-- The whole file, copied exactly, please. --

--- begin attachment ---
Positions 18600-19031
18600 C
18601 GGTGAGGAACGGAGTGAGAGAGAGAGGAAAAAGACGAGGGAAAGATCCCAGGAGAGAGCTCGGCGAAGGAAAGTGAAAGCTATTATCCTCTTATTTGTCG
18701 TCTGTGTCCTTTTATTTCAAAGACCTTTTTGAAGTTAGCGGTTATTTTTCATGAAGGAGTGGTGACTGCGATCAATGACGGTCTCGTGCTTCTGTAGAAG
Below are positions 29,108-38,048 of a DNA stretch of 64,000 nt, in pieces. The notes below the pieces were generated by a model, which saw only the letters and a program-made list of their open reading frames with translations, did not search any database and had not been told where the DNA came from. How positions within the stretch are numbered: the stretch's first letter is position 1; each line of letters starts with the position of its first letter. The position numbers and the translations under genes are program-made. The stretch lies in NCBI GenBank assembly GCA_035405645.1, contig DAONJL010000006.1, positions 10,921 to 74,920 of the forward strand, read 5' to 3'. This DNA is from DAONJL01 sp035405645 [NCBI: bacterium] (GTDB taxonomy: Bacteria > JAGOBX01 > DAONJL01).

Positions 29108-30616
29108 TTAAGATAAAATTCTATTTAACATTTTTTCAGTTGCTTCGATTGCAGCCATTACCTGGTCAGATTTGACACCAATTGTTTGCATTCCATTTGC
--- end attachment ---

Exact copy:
Positions 18600-19031
18600 C
18601 GGTGAGGAACGGAGTGAGAGAGAGAGGAAAAAGACGAGGGAAAGATCCCAGGAGAGAGCTCGGCGAAGGAAAGTGAAAGCTATTATCCTCTTATTTGTCG
18701 TCTGTGTCCTTTTATTTCAAAGACCTTTTTGAAGTTAGCGGTTATTTTTCATGAAGGAGTGGTGACTGCGATCAATGACGGTCTCGTGCTTCTGTAGAAG
Below are positions 29,108-38,048 of a DNA stretch of 64,000 nt, in pieces. The notes below the pieces were generated by a model, which saw only the letters and a program-made list of their open reading frames with translations, did not search any database and had not been told where the DNA came from. How positions within the stretch are numbered: the stretch's first letter is position 1; each line of letters starts with the position of its first letter. The position numbers and the translations under genes are program-made. The stretch lies in NCBI GenBank assembly GCA_035405645.1, contig DAONJL010000006.1, positions 10,921 to 74,920 of the forward strand, read 5' to 3'. This DNA is from DAONJL01 sp035405645 [NCBI: bacterium] (GTDB taxonomy: Bacteria > JAGOBX01 > DAONJL01).

Positions 29108-30616
29108 TTAAGATAAAATTCTATTTAACATTTTTTCAGTTGCTTCGATTGCAGCCATTACCTGGTCAGATTTGACACCAATTGTTTGCATTCCATTTGC